19 Wis.2d 648 (1963)


Supreme Court of Wisconsin.

April 30, 1963.

Attorney(s) appearing for the Case

For the appellant there were briefs by Davis, Soquet, Cherney & Ross of Green Bay, and oral argument by Donald E. Soquet.

For the respondent there was a brief by Kaftan, Kaftan & Kaftan of Green Bay, and oral argument by J. Robert Kaftan.


The preliminary skirmishes in the pleadings do not prevent this court from construing the complaint liberally to ascertain what the plaintiff intended to plead and to do "substantial justice between the parties." Sec. 263.27, Stats. The plaintiff was ordered to plead his causes of action separately and he intended by the amended complaint to obtain the benefit of three causes of action while depriving the defendant of the benefits of a demurrer. The first cause of action alleging the facts of the accident and a violation of the safe-place statute, sec. 101.06, was incorporated into the third cause of action so far as the facts were concerned but we construe the pleadings as not incorporating the allegation of a violation of the safe-place statute. Would it not be error in considering the substance of the complaint to follow the form and hold the plaintiff disregarded the court's order and pleaded the same cause of action three times? While it is true the safe-place statute does not create a new cause of action but only imposes a higher standard of care,1 we have stated the better practice for the sake of clarity of issues is to plead common-law negligence and the safe-place statute as separate causes of action.2 The defendant should not be foreclosed from raising the legal sufficiency of an alleged cause of action by construing this complaint to state the same cause of action in duplicate.

In the trial court the plaintiff strenuously argued for a recognition of the recent change in tort immunity and for a ruling that religious corporations should no longer be immune from suits grounded on common-law negligence. Addressing itself to this argument, the trial court stated it was not necessary in passing upon the demurrer to accept the argument and even though the trend was to change the law, it would not in a proper case take it upon itself to do so. The trial court considered Baldwin v. St. Peter's Congregation (1953), 264 Wis. 626, 60 N.W.2d 349, and the other decisions of this court establishing religious immunity to be the law until this court ruled otherwise. That was the correct position for the trial court to take and this court is now confronted on the facts of this case with the issue of whether a religious organization has liability or immunity for acts of common-law negligence causing injury to one of its parishioners while attending a church service. We consider it immaterial the defendant is a corporation or no act of negligence of an agent or servant is alleged as distinguished from the acts of the defendant. Immunity does not rest on the technical form in which a religious institution as a legal entity exists or is organized; and legal entities necessarily and persons may act through agents and representatives. Nor do we consider it pertinent the plaintiff was a parishioner and was attending church services at the time of injury.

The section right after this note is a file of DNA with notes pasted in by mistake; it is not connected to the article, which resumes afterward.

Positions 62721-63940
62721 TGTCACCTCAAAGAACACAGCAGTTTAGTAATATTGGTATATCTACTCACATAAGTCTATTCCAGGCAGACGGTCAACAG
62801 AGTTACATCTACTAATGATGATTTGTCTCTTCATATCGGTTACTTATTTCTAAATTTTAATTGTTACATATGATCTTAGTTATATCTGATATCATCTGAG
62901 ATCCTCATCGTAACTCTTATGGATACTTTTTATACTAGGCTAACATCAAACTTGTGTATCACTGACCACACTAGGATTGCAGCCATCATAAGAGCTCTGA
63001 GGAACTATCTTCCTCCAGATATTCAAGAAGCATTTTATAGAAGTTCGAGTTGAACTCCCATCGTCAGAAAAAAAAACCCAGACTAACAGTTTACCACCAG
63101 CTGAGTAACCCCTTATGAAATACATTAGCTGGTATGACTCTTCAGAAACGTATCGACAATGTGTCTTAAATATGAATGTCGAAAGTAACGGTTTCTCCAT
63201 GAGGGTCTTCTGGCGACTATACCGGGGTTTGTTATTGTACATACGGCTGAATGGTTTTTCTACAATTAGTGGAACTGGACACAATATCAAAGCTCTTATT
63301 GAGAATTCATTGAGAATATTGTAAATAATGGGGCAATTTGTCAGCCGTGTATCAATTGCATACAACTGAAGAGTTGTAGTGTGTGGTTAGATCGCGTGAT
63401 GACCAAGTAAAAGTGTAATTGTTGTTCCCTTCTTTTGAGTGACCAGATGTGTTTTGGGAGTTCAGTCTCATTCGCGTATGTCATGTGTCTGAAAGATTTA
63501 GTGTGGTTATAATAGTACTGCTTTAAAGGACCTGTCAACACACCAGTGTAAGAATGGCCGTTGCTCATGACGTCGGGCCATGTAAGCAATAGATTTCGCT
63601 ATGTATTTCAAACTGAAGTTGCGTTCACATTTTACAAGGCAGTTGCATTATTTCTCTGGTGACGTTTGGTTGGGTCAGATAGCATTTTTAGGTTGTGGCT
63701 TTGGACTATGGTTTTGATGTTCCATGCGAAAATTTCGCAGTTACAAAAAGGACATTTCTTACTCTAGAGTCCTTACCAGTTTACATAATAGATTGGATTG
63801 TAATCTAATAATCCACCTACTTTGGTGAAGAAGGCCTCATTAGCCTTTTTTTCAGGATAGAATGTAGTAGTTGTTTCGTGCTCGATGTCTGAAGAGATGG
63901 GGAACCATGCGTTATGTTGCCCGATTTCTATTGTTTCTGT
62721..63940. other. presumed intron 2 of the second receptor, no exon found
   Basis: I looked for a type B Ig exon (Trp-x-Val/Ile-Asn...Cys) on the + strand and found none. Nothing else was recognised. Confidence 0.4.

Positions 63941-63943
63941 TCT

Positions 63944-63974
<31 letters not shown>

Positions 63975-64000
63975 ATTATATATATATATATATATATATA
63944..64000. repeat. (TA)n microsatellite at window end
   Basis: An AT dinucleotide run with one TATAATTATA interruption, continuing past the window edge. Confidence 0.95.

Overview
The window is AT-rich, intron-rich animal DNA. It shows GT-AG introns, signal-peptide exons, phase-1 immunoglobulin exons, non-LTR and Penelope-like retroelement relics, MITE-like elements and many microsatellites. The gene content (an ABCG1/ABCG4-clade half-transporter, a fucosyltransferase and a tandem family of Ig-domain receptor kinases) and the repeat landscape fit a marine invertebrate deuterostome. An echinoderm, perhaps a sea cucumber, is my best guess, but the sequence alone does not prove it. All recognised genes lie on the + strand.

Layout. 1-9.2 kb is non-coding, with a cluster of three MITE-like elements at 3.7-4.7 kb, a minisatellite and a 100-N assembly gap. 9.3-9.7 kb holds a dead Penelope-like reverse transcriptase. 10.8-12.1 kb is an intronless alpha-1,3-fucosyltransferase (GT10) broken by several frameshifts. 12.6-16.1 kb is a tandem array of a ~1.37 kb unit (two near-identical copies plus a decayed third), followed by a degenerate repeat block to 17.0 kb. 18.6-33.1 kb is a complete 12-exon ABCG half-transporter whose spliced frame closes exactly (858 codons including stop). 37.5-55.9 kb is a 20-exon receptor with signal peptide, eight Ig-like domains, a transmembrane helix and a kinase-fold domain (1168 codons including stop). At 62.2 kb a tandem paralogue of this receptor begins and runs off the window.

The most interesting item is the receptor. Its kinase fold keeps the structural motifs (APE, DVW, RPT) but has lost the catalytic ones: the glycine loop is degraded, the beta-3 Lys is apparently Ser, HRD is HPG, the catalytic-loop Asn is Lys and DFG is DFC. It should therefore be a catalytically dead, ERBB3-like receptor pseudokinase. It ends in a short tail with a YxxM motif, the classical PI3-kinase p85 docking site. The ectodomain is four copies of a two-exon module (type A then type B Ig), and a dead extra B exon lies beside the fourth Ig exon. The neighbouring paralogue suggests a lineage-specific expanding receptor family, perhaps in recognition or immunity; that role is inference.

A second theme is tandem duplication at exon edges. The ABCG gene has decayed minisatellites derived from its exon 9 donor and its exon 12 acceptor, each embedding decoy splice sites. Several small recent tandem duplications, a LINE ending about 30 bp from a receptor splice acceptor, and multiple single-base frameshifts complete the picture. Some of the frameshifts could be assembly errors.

The question of immunity of a religious organization for common-law negligence represents the last phase of the conflict between the doctrine of liability and the doctrine of immunity in governmental, charitable, and religious cases. Liability for common-law negligence is the general rule; immunity, the exception. The immunity of religious institutions from liability for negligence was created by the judicial process, basically on the grounds of public policy, and was intimately interwoven with the granting of immunity to governments and public charities. The abolition of governmental immunity in Holytz v. Milwaukee (1962), 17 Wis.2d 26, 115 N.W.2d 618, and of charitable hospital immunity in Kojis v. Doctors Hospital (1961), 12 Wis.2d 367, 107 N.W.2d 131, 107 N.W.2d 292, extended in Duncan v. Steeper (1962), 17 Wis.2d 226, 116 N.W.2d 154, requires us now to re-examine the doctrine of immunity of religious institutions to determine whether the same principles and reasons for such abolition apply to religious immunity and whether the continued existence of such immunity is justified on any grounds.

In Kojis we stated charitable immunity was granted on the ground of public policy and specifically, quoting from Morrison v. Henke (1917), 165 Wis. 166, 160 N. W. 173, which first recognized such immunity, because a charitable hospital performed a quasi-public function in administering to the poor and the sick without any pecuniary profit to itself, the doctrine of respondeat superior should not apply to it in favor of those receiving its charitable services. Refusing to apply the doctrine of respondeat superior, this court through the years enlarged the charitable immunity to preclude recovery by injured persons who did not receive directly any benefits from the charitable services involving the negligence of such hospitals3 and to encompass other charities not performing the so-called quasi-public function of administering to the poor and the sick. Bachman v. Young Women's Christian Asso. (1922), 179 Wis. 178, 191 N. W. 751. In considering charitable immunity, no distinction was made between purely religious institutions and charitable institutions. Religious institutions were generally considered to be charitable or at least sufficiently analogous to justify the immunity. Baldwin v. St. Peter's Congregation, supra; Waldman v. Young Men's Christian Asso. (1938), 227 Wis. 43, 277 N. W. 632; Smith v. Congregation of St. Rose (1953), 265 Wis. 393, 61 N.W.2d 896. In overruling the doctrine of charitable immunity we did not state the reasons for granting it were wrong in 1917 but expressly stated the court was justified in acting as it did in view of the conditions as they then existed, but the rule of stare decisis did not require us to perpetuate a doctrine which was no longer applicable in view of the changes in present-day charitable hospitals. The language of Kojis did not extend to religious immunity.